Permaculture

May 20th, 2013 BY Sherry Obenauer | 1 Comment

Permaculture is a design system applicable to food production, land use, and community design. It seeks the creation of productive and sustainable ways of living using processes observed in nature in order to minimize our environmental impact.

History

Permaculture originated in the mid 1970s with Australians Dr. Bill Mollison and David Holmgren, whose goal was to create stable agricultural systems. Permaculture was a result of their perception of a rapidly growing use of destructive industrial-agricultural methods. By the early 1980s, the concept had moved on from being about the design of agricultural systems towards being a design process for creating sustainable human habitats.

There are now two strands of permaculture: a) Original and b) Design Permaculture. Original permaculture attempts to closely replicate nature by developing edible ecosystems which closely resemble their wild counterparts. Design permaculture takes the working connections at use in an ecosystem and uses them as its basis for constructing human habitats.

How does it work? Core values of permaculture are:
  • Earthcare recognizing that the Earth is the source of all life, so we should take care of it.
  • Peoplecare supporting and helping each other to change to ways of living that are not harming us or the planet, and to develop healthy societies.
  • Fairshare (or placing limits on consumption) – ensuring that the Earth’s limited resources are utilized in equitable and wise ways so that we do not run out.
  • Permaculture aims at reducing energy and water needs, harnessing natural resources such as sunlight, and generally creating a harmonious sustainable environment in which to live, work and relax. Energy used should come from renewable sources such as wind power, passive solar designs or biofuels instead of the traditional non-renewable sources of energy, particularly petroleum and nuclear based forms of energy.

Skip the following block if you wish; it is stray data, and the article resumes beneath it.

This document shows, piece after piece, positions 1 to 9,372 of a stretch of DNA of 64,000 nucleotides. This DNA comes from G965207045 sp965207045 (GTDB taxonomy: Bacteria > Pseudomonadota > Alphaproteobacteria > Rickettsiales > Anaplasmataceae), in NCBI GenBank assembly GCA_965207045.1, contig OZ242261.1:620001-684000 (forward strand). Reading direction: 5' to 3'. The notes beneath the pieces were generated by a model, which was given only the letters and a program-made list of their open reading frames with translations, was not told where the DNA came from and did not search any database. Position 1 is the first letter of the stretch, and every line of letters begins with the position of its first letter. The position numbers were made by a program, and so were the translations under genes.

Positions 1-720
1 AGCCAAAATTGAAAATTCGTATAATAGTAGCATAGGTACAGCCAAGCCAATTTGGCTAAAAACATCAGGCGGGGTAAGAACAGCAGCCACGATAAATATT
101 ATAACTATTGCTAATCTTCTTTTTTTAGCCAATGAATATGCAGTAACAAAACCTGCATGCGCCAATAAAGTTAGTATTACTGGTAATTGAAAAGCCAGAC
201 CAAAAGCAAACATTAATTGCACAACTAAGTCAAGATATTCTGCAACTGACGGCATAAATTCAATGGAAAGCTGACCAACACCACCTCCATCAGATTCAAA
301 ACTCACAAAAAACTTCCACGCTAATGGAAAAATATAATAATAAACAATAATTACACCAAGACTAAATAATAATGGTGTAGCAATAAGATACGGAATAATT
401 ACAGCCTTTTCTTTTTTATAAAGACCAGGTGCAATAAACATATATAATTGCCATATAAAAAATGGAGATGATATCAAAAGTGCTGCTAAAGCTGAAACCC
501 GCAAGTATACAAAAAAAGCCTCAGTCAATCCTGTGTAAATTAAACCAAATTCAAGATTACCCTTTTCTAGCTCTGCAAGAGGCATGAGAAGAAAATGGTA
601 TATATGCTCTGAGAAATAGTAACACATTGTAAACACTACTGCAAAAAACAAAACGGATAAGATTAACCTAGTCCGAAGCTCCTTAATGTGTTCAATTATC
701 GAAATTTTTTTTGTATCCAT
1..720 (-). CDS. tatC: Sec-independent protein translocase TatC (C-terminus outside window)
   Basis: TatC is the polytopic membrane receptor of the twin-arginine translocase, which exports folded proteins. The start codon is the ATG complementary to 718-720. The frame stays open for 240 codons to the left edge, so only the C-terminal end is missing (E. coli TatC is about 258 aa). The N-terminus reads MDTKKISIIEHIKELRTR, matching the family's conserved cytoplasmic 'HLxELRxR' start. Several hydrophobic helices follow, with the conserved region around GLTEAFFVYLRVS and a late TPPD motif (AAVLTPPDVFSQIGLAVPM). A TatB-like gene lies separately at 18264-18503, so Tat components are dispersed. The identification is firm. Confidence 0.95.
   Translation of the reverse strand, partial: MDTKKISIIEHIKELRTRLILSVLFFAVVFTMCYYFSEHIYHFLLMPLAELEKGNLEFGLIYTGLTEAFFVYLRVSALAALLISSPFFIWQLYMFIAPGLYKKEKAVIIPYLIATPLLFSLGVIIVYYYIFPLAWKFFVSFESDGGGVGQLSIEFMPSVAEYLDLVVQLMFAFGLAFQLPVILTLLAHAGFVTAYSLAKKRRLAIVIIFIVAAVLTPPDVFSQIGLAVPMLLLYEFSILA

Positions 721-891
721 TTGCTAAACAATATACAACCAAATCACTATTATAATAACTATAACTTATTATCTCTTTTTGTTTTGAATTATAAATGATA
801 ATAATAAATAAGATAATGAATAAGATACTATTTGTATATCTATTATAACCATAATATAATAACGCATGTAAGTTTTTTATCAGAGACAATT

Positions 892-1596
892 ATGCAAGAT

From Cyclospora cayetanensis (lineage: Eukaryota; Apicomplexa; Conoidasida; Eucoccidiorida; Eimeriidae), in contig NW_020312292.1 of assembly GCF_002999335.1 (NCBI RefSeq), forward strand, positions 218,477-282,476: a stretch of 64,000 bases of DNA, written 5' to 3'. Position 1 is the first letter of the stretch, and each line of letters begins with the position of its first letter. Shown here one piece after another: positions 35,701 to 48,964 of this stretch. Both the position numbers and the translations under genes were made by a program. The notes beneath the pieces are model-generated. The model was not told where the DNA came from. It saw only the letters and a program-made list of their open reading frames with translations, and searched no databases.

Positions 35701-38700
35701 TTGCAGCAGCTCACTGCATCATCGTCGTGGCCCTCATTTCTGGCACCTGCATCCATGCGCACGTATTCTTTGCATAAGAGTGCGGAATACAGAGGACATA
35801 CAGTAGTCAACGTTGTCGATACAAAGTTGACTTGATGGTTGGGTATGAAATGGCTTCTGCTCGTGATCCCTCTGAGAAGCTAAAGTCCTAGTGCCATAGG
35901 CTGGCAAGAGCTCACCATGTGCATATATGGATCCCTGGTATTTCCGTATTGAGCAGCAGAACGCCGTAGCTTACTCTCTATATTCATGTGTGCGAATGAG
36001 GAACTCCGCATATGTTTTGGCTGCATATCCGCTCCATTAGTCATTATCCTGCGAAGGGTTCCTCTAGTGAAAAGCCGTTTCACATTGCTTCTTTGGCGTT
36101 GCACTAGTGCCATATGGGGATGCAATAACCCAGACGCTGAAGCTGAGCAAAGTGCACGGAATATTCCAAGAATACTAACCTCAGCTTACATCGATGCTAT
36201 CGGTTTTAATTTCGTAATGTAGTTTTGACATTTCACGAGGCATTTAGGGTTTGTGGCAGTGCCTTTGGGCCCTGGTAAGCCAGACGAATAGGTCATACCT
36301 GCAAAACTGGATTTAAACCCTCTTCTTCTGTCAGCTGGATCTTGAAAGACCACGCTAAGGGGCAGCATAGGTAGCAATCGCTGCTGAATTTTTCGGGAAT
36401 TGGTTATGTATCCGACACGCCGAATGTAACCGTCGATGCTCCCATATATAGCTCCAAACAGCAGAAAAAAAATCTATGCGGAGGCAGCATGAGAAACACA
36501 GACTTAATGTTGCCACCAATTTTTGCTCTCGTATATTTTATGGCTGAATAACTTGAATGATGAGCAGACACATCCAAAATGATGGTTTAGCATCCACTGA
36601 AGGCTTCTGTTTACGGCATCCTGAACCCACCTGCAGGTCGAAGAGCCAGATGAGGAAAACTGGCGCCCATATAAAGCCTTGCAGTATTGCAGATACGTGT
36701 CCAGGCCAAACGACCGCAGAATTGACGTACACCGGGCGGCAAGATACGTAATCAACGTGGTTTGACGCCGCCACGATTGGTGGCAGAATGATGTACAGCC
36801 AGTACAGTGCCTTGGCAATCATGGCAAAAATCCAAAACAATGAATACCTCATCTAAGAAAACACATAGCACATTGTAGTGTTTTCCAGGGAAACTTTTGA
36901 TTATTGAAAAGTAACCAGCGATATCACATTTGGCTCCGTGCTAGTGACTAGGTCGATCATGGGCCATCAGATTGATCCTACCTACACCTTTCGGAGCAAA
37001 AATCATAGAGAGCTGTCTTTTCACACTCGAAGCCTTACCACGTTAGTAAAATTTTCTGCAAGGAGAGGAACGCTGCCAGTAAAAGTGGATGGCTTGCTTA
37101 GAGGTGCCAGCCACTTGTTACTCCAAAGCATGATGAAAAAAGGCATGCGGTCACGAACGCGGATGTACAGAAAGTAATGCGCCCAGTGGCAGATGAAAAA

Permaculture involves choosing locally available or renewable materials for construction; houses can be built using wood, rammed earth or straw bales and have a fraction of the environmental impact of fired bricks or concrete. The location and design of buildings can be made that optimize air flow and use solar energy or water in order to minimize non renewable energy inputs. Reduce the amount of electricity and water used, reuse unwanted food and human waste as compost, and recycle household items are all things we, as individuals, can do to help.

    Native communities can be adapted by substitution of plants more suitable for human use. We can use multiple crops in the same space and avoid large stands of single crops. This way if one crop fails, we do not all starve. Or, we can focus on less prairie farming and more market and home gardens. Perennial plants can be used in permaculture design as they do not need to be planted every year and require less maintenance and fertilizers. The Forest Garden is an attempt to replace the wild plants of the woodland with fruits, herbs, vegetables and other plants that are useful to humans. Chickens can be used as a method of weed control and also as a producer of eggs, meat and fertilizer.

    There are several permaculture projects in place around the world, including Australia, Africa, the UK, Indonesia, Cuba, and Brazil.

    Disadvantages

    Despite its advantages, critics point out several disadvantages of permaculture. There is the potential to spread environmental weeds, it is unsuitable for a cool temperate country where there are smaller yields, trees are used that may not naturally occur in a given area thus disrupting the ecosystem, there is a lack of data about the performance of the system and a lack of a central body representing the system, and there is a current lack of broadscale permaculture projects.

    Permaculture has become a successful approach to designing sustainable systems. Its adaptability and emphasis on meeting human needs means that it can be utilized in every climatic and cultural zone. What is needed is more commitment to such projects as well as continuing research and experts able to properly train communities in how to effectively use permaculture. It’s become a cliché to say that we are living on the edge of eco-disaster. It’s also a reality which cannot be overstated. Permaculture is a design system aimed at averting such a disaster.

     

     

    1. Graham Burnett
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